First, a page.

Dates: 1860, 1871, 1878, 1883
Collection Number: MS 43
Extent: 1 folder; 5 items
Biographical/Historical Information: Thomas S. Bocock (1815-1891) was a politician and lawyer from Virginia. He was born in Buckingham County, Va. to John Thomas Bocock and Mary Flood. After graduating from Hampden-Sydney College he began a legal practice in Buckingham County. He was a member Virginia House of Delegates from 1842-1844, and of the U.S. House of Representatives from 1847-1861. Bocock was a committed slaveholder and Southern nationalist, even praising Senator Preston Brook's attack on Charles Sumner. Following Virginia's secession, Bocock served in the Confederate States House of Representatives from 1861 to 1865. After the Civil War Bocock moved to Lynchburg and practiced law. He died in Appomattox County, Va., in 1891.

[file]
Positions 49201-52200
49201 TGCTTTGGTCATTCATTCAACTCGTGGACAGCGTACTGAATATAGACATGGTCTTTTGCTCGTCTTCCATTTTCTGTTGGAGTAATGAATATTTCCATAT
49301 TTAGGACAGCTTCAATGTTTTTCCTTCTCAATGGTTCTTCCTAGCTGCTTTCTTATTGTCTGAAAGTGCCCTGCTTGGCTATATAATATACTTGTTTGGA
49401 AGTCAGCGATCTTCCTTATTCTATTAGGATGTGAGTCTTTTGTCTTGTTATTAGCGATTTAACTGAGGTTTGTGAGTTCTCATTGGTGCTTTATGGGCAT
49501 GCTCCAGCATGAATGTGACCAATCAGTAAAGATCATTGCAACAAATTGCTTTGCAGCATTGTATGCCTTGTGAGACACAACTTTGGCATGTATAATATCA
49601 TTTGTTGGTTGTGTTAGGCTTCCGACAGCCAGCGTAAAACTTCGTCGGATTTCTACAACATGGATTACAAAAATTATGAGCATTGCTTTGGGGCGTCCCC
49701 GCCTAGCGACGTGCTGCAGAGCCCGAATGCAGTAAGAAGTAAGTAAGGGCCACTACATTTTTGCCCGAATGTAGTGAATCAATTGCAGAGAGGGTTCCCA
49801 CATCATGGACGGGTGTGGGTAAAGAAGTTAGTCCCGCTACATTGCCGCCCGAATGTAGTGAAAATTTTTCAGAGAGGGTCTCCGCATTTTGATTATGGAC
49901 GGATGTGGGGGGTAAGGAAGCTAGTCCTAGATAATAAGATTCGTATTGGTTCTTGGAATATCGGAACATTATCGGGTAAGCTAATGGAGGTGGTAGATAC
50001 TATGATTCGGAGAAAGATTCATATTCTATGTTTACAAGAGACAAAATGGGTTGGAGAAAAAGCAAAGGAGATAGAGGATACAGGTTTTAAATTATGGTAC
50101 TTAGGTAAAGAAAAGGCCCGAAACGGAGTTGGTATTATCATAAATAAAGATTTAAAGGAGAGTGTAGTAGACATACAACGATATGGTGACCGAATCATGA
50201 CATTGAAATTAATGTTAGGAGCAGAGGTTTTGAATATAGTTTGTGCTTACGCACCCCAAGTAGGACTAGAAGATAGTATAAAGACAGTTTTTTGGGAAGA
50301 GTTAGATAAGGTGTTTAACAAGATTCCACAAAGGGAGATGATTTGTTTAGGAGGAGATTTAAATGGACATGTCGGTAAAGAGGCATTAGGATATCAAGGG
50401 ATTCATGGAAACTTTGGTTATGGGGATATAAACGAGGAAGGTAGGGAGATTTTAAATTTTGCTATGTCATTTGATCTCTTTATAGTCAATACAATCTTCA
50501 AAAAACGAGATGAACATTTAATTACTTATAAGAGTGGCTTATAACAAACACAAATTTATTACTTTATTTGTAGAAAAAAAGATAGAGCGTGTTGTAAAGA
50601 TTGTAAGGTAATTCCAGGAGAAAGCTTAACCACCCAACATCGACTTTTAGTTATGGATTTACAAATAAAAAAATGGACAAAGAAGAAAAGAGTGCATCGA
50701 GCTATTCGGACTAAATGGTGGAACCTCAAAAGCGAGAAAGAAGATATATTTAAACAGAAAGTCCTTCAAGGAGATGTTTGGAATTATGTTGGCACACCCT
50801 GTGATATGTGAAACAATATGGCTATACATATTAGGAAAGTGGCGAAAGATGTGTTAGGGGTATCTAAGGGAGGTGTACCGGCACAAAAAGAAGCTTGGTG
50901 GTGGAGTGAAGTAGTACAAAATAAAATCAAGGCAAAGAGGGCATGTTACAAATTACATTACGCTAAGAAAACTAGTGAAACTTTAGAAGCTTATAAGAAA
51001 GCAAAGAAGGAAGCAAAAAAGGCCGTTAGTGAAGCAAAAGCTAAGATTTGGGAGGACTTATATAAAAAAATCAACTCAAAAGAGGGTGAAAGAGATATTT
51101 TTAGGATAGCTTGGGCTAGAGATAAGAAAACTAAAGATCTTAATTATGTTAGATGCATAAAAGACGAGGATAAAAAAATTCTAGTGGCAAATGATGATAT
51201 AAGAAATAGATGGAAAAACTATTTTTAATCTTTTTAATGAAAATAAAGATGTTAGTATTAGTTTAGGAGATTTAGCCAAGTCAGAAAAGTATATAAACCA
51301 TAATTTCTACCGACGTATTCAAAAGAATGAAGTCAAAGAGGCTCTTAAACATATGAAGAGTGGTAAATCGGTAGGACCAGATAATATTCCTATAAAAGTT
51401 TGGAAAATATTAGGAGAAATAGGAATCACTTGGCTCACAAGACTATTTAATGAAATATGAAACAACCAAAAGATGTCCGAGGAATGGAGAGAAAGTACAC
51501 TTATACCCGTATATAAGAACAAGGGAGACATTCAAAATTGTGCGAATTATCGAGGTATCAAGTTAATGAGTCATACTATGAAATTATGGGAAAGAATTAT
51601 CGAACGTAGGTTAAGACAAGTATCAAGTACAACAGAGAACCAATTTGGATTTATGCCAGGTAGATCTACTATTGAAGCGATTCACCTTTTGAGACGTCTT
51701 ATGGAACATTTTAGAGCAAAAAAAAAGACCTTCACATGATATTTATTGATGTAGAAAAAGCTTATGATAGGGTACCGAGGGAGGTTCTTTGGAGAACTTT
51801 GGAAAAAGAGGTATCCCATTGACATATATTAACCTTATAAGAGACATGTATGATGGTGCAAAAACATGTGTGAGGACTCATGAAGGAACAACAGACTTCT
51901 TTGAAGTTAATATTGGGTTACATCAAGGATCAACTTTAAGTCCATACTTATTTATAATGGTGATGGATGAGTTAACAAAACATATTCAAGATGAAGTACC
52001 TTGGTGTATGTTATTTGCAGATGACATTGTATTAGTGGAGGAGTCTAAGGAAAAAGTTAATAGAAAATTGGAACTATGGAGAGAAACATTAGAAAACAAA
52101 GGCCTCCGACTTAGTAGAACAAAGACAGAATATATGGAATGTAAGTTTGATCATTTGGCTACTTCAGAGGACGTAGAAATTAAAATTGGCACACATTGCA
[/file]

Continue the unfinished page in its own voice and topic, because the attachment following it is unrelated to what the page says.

Scope and Content: This collection contains four letters sent to Thomas S. Bocock of Appomattox County and Lynchburg, Va.
(1) ALS from M. M. Miller, 27 January 1860. Millner asks Bocock to send tomato seeds and discusses the Union: “I think the Union will not stand much longer.”
(2) ALS from W. Latham, Jr., 11 October 1871. Sent from Greenwood Depot, Albemarle County, Va. Latham discusses his failed attempt to establish a school and asks for assistance in securing a position with the railroad.
(3) ALS from Richard Smith, Attorney-at-Law, 23 September 1873. Smith apologizes for the late reply.
(4) ALS from L. P. Hodges, April, n.d. Hodges requests book on smithing or farming
(5) Bill from Guggenheimer & Co., Lynchburg, Va., 30 November 1833. Requests payment.